Saijai Kheuklang, a 45-year-old factory worker, takes off from her job and heads home. On the way, she stops at the usual market to get food for her family’s dinner. And today she has a few 100-baht notes in hand to make sure she gets enough groceries.
“Everything has become much more expensive these days,” Mrs Saijai said. “I used to get one bunch of vegetables for five baht, and it was enough for dinner. These days I have to buy at least three bunches since one is much smaller than before but the price remains the same.”
She said the price of food and groceries rose after the increase in the daily minimum wage, and while she earns more thanks to the new wage rate, she does not save more.
“It’s quite obvious I don’t have more savings as everything turns expensive,” she said. “Many of my colleagues still face the same sort of financial difficulties just like me.”
Each month, Mrs Saijai must shoulder her household’s expenses of 9,000 baht with a regular income of 8,000 baht a month or 11,000 baht when overtime is added. Luckily she is not the sole breadwinner, as her husband earns 11,500 baht.
“Without the help of my husband, it would be hard for me to cover all these expenses alone,” she said.
Panom Buadee, a worker at Apinanpanit, a small store selling farm products in Nakhon Ratchasima province, laments the new daily wage of 300 baht has not boosted her quality of life.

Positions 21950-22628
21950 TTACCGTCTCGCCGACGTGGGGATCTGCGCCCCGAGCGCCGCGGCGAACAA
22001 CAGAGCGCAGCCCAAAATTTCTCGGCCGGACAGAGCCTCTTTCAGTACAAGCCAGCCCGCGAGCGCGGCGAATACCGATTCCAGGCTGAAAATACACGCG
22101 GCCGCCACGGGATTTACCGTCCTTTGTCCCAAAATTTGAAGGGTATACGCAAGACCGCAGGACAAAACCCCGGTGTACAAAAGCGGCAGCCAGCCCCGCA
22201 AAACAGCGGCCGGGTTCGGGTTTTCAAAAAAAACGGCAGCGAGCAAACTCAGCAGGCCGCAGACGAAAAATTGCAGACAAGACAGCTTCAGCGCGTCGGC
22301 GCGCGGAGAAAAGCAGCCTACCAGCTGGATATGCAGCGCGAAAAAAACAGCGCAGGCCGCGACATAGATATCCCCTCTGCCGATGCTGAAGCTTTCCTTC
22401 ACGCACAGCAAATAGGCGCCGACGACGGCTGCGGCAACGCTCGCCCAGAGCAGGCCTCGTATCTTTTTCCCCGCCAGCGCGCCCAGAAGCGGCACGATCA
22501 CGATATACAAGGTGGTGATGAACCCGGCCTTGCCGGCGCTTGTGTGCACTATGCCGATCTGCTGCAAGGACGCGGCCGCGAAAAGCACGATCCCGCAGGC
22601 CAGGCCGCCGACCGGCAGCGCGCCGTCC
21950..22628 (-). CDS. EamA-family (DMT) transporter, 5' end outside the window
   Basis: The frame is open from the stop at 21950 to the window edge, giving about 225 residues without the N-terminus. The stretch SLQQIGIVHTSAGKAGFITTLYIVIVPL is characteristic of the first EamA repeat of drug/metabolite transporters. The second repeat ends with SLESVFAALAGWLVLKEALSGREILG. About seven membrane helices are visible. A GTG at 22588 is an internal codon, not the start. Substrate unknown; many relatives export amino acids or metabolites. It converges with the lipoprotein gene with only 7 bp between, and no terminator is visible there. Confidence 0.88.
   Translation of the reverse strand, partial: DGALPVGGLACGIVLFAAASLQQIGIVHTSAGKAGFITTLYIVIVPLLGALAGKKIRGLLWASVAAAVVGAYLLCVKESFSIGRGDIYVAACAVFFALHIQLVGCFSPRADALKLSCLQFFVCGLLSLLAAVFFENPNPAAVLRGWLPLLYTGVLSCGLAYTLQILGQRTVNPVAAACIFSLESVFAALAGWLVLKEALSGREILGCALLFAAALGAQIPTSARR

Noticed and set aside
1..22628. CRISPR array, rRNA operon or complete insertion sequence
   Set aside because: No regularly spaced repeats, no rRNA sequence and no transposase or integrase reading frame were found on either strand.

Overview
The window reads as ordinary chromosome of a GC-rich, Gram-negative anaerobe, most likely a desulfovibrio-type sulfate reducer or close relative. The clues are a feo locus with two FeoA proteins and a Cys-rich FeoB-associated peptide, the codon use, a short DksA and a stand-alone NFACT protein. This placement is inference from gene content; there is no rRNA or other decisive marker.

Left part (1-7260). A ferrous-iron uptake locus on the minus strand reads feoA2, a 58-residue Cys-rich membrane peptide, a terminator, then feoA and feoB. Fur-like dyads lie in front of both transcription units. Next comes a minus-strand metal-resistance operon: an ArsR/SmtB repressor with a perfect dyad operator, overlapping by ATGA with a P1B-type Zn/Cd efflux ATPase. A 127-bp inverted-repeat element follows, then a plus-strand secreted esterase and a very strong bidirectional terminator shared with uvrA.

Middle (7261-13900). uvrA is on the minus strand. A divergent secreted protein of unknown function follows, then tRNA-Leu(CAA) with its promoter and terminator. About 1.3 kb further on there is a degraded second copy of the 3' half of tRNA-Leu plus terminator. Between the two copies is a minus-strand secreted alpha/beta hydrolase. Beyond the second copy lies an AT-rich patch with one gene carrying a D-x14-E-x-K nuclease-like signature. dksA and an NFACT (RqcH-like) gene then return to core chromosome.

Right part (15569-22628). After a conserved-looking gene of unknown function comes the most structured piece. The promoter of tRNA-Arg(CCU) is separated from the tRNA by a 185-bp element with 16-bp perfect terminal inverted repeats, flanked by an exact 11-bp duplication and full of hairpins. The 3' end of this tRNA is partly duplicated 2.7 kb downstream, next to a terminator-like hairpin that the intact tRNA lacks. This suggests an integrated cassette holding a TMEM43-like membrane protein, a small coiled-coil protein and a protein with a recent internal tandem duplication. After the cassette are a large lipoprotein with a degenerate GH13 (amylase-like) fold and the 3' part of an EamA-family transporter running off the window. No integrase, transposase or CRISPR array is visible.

“Things are getting much more expensive these days,” she said. “I used to be able to barter for food or vegetables with vendors, but now everything is for sale.
“I’m glad I’m staying on my employer’s premises, or else I could not bear all these rising costs on my own. Even a dish of fried rice with basil costs as high as 40 baht now.With an egg, the vendor will add another 5-10 baht. I was happier with the previous wage rate.”
Many have begun to feel the pinch of rising living costs in the year since the new minimum wage was fully implemented. As of last November, food and drink prices were up by 3.9% year-on-year, while prices of meat, poultry and fish were up 8.5%. The same story for prices of eggs and dairy products (up nearly 7%) and vegetables and fruits (up 5.5%).
Yongyuth Chalamwong, research director at the Thailand Development Research Institute (TDRI), said wage increases are not keeping up with higher living costs.
“Workers should have more savings, but theydon’t,” Mr Yongyuth said.
TDRI data show average monthly household spending in 2012 stood at 14,809 baht, up 28.5% from 2011.
“It could be that consumers tried to be thrifty in 2011 due to the severe floods,” he said. “But the wage hike is another significant cause.”
Wilaiwan Sae Tia, vice-president of the Thai Labour Solidarity Committee, points out that food, drinks and groceries have remained expensive even though the government has tried to control prices.
“The new wage of 300 baht doesn’t mean a thing now. Many can’t even live on that, without overtime,” she said.
Wallop Vitanakorn, vice-chairman of the Federation of Thai Industries,wants future governments to stop using labour wages as a political tool for their propaganda.
“Normally, the rate adjustment should be based on living costs in individual areas,” he said.”But the Pheu Thai-led government looked at populism instead.”
First published: Bangkok Post, January 27, 2014